ORDER AFFIRMING DEFENDANT'S DECISION TO DENY BENEFITS
RONALD B. LEIGHTON, District Judge.
THIS MATTER is before the Court on Plaintiff Jefferson's Complaint [Dkt. 3] for review of the Social Security Commissioner's partially favorable decision regarding disability insurance and supplemental security income benefits.
Jefferson suffers from degenerative disc disease and gout. See Dkt. 10, Administrative Record 620. He applied for disability insurance and SSI benefits in May 2011, alleging he became disabled beginning in November 2006. See AR 617-18. Those applications were denied upon initial administrative review and on reconsideration. See AR 617. A hearing was held before Administrative Law Judge Tom L. Morris, and the ALJ issued an unfavorable decision in September 2012. See id. Jefferson appealed, and this Court remanded the case for further proceedings. See id. The ALJ held a second hearing in September 2015. See id. Jefferson, represented by counsel, appeared and testified, as did a vocational expert. See AR 636-81.
The ALJ issued a partially favorable decision, determining Jefferson to be disabled as of April 9, 2013, but not before that date. See AR 617-29. The Appeals Council denied Jefferson's request for review, making the ALJ's decision the final decision of the Commissioner of Social Security. See AR 587-90; 20 C.F.R. §§ 404.981, 416.1481. In July 2016, Jefferson filed a complaint in this Court seeking judicial review of the Commissioner's final decision. See Dkt. 3.
Jefferson argues that the Commissioner's decision to deny benefits before April 9, 2013, should be reversed and remanded for an award of benefits or for further administrative proceedings because the ALJ erred: (1) in evaluating Jefferson's severe impairments at step two; (2) in evaluating whether Jefferson's impairments met a listing at step three; (3) in evaluating Jefferson's testimony; and (4) in assessing Jefferson's residual functional capacity and finding him capable of performing other work available in the national economy before April 9, 2013.
The Commissioner argues that the ALJ did not err in evaluating Jefferson's severe impairments, whether they met a listing, or Jefferson's testimony, so the ALJ's RFC and step-five finding that Jefferson could perform other work were supported by substantial evidence and should be affirmed.
The Commissioner's determination that a claimant is not disabled must be upheld by the Court if the Commissioner applied the "proper legal standards" and if "substantial evidence in the record as a whole supports" that determination. See Hoffman v. Heckler, 785 F.2d 1423, 1425 (9th Cir. 1986); see also Batson v. Comm'r, Soc. Sec. Admin., 359 F.3d 1190, 1193 (9th Cir. 2004); Carr v. Sullivan, 772 F.Supp. 522, 525 (E.D. Wash. 1991) ("A decision supported by substantial evidence will, nevertheless, be set aside if the proper legal standards were not applied in weighing the evidence and making the decision.") (citing Brawner v. Sec'y of Health and Human Services, 839 F.2d 432, 433 (9th Cir. 1987)).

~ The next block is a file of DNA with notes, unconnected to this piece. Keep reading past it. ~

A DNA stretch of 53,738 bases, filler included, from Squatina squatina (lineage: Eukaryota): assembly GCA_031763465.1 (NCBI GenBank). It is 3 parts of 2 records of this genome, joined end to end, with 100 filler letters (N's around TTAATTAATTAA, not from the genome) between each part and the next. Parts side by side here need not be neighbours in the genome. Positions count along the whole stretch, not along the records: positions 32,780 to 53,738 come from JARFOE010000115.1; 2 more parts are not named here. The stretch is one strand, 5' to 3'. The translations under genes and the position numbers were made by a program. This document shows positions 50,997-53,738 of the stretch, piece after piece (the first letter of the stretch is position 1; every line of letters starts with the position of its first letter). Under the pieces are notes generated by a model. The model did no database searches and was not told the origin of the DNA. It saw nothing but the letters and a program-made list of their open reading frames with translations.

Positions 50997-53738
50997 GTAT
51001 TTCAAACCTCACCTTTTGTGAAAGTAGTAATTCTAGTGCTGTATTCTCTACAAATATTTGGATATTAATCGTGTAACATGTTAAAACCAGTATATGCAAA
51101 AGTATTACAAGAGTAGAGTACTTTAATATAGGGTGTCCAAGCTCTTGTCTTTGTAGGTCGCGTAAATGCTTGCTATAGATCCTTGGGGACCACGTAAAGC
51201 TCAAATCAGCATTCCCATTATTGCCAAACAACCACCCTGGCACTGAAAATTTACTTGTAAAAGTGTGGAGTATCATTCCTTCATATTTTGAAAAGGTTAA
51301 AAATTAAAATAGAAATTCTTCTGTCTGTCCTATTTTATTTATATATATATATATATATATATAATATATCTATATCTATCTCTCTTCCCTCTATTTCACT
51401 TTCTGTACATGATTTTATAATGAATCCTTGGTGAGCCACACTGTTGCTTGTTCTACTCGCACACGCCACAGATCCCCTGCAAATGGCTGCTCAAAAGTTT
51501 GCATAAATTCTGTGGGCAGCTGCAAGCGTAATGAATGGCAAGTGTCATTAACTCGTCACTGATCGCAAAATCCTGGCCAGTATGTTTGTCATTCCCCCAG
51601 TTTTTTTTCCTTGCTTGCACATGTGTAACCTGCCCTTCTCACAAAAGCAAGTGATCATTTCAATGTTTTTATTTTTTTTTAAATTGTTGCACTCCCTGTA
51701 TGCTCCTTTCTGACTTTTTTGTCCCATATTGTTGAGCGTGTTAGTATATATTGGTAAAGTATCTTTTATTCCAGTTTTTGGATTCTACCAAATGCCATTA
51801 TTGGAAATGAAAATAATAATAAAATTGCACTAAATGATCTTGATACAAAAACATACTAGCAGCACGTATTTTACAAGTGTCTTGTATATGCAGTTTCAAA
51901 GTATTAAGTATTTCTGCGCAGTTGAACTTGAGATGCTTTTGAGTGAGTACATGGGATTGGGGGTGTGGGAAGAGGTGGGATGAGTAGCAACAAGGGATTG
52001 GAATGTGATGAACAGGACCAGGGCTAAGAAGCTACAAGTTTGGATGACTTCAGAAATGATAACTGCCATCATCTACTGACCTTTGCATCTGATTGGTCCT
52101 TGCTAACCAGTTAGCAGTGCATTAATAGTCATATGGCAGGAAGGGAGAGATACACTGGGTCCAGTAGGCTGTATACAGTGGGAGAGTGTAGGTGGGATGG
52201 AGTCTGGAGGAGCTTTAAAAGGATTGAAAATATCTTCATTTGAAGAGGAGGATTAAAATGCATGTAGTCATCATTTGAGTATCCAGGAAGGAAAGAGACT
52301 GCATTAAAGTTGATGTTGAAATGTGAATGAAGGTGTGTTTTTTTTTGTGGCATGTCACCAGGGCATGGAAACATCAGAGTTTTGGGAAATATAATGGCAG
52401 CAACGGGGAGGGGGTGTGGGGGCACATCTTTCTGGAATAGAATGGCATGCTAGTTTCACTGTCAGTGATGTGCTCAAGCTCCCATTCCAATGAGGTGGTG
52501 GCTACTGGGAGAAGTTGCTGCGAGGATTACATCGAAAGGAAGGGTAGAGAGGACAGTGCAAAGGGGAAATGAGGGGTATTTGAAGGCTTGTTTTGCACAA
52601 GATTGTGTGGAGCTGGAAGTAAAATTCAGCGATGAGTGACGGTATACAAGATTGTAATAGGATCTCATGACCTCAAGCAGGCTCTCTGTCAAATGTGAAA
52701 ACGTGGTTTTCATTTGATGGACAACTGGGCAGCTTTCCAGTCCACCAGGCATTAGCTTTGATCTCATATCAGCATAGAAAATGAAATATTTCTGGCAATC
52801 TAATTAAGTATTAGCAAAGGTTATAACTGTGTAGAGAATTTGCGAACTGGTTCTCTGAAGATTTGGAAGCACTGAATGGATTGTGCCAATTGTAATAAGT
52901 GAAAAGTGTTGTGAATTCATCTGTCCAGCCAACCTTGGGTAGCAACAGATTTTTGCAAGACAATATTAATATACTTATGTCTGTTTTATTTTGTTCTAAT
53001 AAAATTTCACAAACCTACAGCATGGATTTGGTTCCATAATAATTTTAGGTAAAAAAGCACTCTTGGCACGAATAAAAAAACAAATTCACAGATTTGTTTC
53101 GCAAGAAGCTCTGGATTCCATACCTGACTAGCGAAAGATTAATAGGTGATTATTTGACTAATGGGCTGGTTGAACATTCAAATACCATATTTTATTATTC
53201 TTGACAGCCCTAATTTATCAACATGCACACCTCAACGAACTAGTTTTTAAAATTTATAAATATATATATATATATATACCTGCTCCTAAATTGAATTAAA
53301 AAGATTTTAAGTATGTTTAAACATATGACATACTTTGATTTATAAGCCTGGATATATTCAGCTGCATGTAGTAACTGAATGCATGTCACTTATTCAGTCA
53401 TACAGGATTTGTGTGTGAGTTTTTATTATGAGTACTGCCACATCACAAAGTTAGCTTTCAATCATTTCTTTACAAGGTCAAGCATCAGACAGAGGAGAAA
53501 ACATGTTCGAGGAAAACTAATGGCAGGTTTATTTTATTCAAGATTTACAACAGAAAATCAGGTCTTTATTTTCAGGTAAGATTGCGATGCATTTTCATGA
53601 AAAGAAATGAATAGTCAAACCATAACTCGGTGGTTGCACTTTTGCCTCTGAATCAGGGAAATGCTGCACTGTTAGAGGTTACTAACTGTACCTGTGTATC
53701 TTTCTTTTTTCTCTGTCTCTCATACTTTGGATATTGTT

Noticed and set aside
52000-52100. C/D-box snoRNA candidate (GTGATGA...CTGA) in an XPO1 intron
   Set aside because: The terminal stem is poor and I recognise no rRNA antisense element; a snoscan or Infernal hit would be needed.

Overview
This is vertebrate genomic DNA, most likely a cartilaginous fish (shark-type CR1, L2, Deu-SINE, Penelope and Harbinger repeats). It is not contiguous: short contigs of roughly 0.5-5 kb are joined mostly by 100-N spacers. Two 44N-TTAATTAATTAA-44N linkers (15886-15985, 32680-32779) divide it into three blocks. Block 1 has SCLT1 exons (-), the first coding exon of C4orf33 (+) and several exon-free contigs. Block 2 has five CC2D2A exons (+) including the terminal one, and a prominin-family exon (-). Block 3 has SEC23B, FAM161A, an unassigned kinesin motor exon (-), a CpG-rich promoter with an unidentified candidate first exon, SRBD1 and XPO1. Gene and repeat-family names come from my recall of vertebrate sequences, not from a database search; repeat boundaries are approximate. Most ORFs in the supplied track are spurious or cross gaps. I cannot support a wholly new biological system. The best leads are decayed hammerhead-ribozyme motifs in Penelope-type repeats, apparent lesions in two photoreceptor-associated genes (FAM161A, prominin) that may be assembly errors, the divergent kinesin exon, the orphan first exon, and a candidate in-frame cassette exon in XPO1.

Substantial evidence is "such relevant evidence as a reasonable mind might accept as adequate to support a conclusion." Richardson v. Perales, 402 U.S. 389, 401 (1971) (citation omitted); see also Batson, 359 F.3d at 1193 ("[T]he Commissioner's findings are upheld if supported by inferences reasonably drawn from the record."). "The substantial evidence test requires that the reviewing court determine" whether the Commissioner's decision is "supported by more than a scintilla of evidence, although less than a preponderance of the evidence is required." Sorenson v. Weinberger, 514 F.2d 1112, 1119 n.10 (9th Cir. 1975). "If the evidence admits of more than one rational interpretation," the Commissioner's decision must be upheld. Allen v. Heckler, 749 F.2d 577, 579 (9th Cir. 1984) ("Where there is conflicting evidence sufficient to support either outcome, we must affirm the decision actually made.") (quoting Rhinehart v. Finch, 438 F.2d 920, 921 (9th Cir. 1971)).
I. Jefferson's Severe Impairments
At step two of the sequential evaluation process, "the medical severity" of a claimant's impairments is considered. 20 C.F.R. §§ 404.1520, 416.920. If the claimant has no "severe medically determinable" impairment, then he will be found not disabled. Id. An impairment is "not severe" if it does not "significantly limit [the claimant's] mental or physical abilities to do basic work activities." 20 C.F.R. §§ 404.1520(a)(4)(iii), (c), 416.920(a)(4)(iii), (c); see also Social Security Ruling 96-3p, 1996 WL 374181 at *1. The claimant has the burden of proving that his "impairments or their symptoms affect [his] ability to perform basic work activities." Edlund v. Massanari, 253 F.3d 1152, 1159-60 (9th Cir. 2001); Tidwell v. Apfel, 161 F.3d 599, 601 (9th Cir. 1998).
The step-two inquiry, however, is a de minimis screening device used to dispose of groundless claims. See Smolen v. Chater, 80 F.3d 1273, 1290 (9th Cir. 1996). Once step two is resolved in a claimant's favor, harmful error only occurs if the ALJ fails to properly analyze evidence from any impairments that shows work-related limitations beyond those assessed in the RFC. See Hoopai v. Astrue, 499 F.3d 1071, 1076 (9th Cir. 2007); Molina v. Astrue, 674 F.3d 1104, 1115 (9th Cir. 2012) (error is harmless where it is "inconsequential to the ultimate nondisability determination"). Plaintiff has the burden of establishing that an error resulted in actual harm. See Ludwig v. Astrue, 681 F.3d 1047, 1054 (9th Cir. 2012).
Here, regarding the contested period, the ALJ found that Jefferson had the severe impairment of degenerative disc disease at step two and continued with the sequential evaluation process. See AR 620. Still, Jefferson argues that the ALJ erred by failing to find a herniated disc and lumbar radiculopathy to be severe impairments and that the error is harmful because the ALJ failed to consider whether Jefferson was eligible for a closed period of disability from November 2006 through May 2008. See Dkt. 12, pp. 4-15. Jefferson alleges that the ALJ's exclusion of these impairments at step two affected the rest of the ALJ's analysis. See id. Any such impact is discussed below.